The cruel reality of Bush’s ‘most impressive achievement’, as we noted in a 2002 media alert, was that Iraq’s entire civilian infrastructure was targeted and largely destroyed under the rain of bombs. All of Iraq’s eleven major electrical power plants, as well as 119 substations, were destroyed. 90 per cent of electricity generation was out of service within hours; within days, all power generation in the country had ceased. Eight multi-purpose dams were repeatedly hit and destroyed, wrecking flood control, municipal and industrial water storage, irrigation and hydroelectric power. Four of Iraq’s seven major water pumping stations were destroyed. According to Eric Hoskins, a Canadian doctor and coordinator of a Harvard study team on Iraq, the allied bombardment:

effectively terminated everything vital to human survival in Iraq – electricity, water, sewage systems, agriculture, industry and health care.1

Under the 88,500 tons of bombs – the equivalent of seven Hiroshimas – that followed the launch of the air campaign on January 17, 1991, and the ground attack that followed, 150,000 Iraqi troops and 50,000 civilians were killed. The Guardian‘s glowing obituary omitted all of these brutal facts. The Observer, the Guardian‘s Sunday sister paper, sang from the same hymn sheet, describing the former head of the CIA and US president as:

an American patriot with a deep sense of duty.

The guff piece was written by serial propagandist Simon Tisdall who has variously been a foreign leader writer, foreign editor and US editor for the Guardian. Tisdall waxed that:

Bush set great store by civility in public life. As Republican candidate in 1988 he called for a “kinder, gentler nation”. He was, quintessentially, a decent man, with a taste for the lifestyle of an English country gentleman.

Bush’s ‘most admirable quality’, opined the Guardian man, was ‘his deep sense of public duty and service.’ That word ‘service’ again, repeated over and over like a mantra. But who was really being served by Bush’s violence?

The Guardian devoted a section of its website to Bush Sr, featuring headlines such as:

A different command”. How Bush’s war shaped his work for peace’

a man of the highest character’

The “dear dad” dedicated to faith, family and country’

Steady hand during collapse of communism’

“Dear Bill.” Clinton heralds letter from Bush as source of lasting friendship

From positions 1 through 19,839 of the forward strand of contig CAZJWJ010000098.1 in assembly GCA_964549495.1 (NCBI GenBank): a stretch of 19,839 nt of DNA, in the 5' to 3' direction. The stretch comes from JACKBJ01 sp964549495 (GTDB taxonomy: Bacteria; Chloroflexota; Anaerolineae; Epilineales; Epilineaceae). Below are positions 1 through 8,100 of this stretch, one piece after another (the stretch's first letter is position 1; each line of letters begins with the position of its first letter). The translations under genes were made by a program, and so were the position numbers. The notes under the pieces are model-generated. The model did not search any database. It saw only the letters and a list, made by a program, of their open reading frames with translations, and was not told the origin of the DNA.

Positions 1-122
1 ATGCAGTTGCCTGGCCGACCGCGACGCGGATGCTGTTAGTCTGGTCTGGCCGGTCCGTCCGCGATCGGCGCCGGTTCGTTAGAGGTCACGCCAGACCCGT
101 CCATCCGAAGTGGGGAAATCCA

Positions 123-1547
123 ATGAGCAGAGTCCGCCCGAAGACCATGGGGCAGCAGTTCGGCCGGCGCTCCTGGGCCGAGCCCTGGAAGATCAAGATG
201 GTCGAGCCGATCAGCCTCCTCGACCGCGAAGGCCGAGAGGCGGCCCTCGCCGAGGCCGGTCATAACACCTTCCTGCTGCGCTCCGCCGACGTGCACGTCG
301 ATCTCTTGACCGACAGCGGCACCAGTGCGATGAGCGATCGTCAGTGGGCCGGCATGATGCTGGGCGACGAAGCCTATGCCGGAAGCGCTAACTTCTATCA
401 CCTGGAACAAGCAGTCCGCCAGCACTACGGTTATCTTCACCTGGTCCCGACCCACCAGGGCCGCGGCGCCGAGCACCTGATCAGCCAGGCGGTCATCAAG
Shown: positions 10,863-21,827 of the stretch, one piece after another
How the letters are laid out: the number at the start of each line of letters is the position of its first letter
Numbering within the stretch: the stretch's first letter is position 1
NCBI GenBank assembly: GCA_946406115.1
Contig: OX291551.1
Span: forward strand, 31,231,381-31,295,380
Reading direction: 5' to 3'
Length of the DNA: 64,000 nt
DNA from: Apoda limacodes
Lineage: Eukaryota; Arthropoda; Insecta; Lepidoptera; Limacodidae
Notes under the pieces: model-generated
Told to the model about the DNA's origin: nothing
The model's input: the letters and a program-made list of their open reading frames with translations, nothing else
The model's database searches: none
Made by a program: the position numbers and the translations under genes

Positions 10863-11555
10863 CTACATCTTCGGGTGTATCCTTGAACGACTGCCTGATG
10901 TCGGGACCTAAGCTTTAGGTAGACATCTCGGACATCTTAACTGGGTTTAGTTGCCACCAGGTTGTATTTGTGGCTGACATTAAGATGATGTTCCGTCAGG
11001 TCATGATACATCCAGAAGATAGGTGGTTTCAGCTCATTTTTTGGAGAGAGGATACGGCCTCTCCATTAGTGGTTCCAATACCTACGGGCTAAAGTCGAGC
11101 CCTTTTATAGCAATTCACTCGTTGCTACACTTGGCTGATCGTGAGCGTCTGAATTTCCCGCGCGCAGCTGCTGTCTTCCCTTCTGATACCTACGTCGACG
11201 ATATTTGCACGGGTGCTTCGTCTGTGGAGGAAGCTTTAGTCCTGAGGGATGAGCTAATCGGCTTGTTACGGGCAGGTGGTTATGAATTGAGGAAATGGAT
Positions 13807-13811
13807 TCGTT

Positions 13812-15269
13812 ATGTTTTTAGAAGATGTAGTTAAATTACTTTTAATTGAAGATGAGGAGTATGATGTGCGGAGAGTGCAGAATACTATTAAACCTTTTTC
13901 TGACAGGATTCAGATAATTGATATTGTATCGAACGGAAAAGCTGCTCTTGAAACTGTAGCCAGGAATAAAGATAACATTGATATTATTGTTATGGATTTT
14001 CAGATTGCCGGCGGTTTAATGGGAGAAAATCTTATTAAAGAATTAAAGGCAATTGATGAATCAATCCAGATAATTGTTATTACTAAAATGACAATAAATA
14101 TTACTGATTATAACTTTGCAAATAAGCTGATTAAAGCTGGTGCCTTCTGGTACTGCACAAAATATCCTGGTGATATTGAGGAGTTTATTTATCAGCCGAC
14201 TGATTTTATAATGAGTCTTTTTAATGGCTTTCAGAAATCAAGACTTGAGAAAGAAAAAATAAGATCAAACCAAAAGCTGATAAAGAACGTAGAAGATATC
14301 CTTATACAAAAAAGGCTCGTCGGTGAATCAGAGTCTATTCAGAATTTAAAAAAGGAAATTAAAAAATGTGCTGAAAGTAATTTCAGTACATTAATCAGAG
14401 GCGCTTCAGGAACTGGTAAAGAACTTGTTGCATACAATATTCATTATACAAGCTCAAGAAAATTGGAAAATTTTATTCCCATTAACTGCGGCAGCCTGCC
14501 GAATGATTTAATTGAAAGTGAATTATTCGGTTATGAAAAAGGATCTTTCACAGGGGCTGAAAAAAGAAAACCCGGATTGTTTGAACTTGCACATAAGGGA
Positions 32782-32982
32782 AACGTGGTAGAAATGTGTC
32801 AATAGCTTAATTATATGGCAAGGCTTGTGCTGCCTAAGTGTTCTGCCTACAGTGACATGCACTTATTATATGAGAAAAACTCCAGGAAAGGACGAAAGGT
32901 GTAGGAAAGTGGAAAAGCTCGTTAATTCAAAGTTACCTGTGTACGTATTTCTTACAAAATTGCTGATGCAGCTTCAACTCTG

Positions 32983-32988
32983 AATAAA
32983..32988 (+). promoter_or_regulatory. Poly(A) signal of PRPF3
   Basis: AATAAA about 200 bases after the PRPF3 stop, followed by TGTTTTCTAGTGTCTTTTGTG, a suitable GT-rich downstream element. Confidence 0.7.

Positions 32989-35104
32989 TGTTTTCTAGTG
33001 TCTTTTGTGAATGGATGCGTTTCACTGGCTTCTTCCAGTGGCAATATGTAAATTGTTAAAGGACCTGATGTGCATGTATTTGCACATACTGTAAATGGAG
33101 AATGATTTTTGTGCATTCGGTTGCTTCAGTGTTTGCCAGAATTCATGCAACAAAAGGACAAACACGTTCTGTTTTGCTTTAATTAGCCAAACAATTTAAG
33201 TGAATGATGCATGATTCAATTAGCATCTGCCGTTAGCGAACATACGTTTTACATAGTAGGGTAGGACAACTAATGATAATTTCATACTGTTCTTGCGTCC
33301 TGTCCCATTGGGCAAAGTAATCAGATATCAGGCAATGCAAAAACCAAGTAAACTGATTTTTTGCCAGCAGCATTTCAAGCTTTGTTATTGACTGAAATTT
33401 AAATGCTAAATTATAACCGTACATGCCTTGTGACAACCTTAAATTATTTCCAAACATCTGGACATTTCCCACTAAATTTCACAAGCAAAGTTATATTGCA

When Official Enemies portray their Glorious Leaders in this way, western commentators routinely sneer with derision. Al Abunimah, editor of Electronic Intifada, highlighted the above litany of nonsense in a single tweet, and rightly scorned the Guardian as ‘a bastion of regime propaganda and sycophancy to powerful elites.’

Meanwhile, BBC News, like the rest of the corporate media, virtually canonised Bush as a saintly agent of Western benevolence. Even his ‘service dog’ Sully paid a ‘touching last tribute‘, sleeping beside the late President’s casket. We were to understand that Sully was heart-broken after long years spent devotedly serving his ‘master’. In fact, he had been assigned to assist Bush in the summer of 2018, just a few months ago.

By glaring contrast, a Morning Star editorial gave an honest assessment of Bush Sr’s contribution to the world, summed up as:

A lifetime in the service of imperialism.

Nathan Robinson, editor of Current Affairs, listed numerous appalling crimes and abuses of human rights carried out by Bush, almost entirely buried by sycophantic journalists on his death, and concluded:

Coverage of George H.W. Bush’s death proves that Noam Chomsky’s media theory is completely true.

‘Mainstream’ media professionals do not know, or do not care, what Bush actually did in his life. Perhaps they also assume that the public do not know or care either. Obedient journalists have simply buried the destruction and mass death wreaked on Iraq in the Gulf War. In his Bush obituary, Nick Bryant, the New York-based BBC News correspondent, brushed all this away and stuck to the standard deception of ‘mistakes were made’ in Iraq. By ‘mistakes’, Bryant meant that the US encouraged the Kurds and Shia-dominated south to revolt against Saddam Hussein, but then failed to offer sufficient backing. Under BBC ‘journalism’, Bush’s ‘mistakes’ do not include mass killing and destruction. That is simply unthinkable.

The truth is that the corporate media, the BBC very much included, do not care about the deadly effect of mass sanctions and infrastructure destruction on Iraq through the 1990s, up to the 2003 Iraq War. Unicef, the United Nations Children’s Fund, reported that 4,000 more children under five were dying every month in Iraq than would have died before Western sanctions were imposed. A total of half a million children under five died, amongst a total death toll of over one million Iraqis. There is clearly no need or desire for western corporate media to dwell on Bush Sr’s role in such horrors.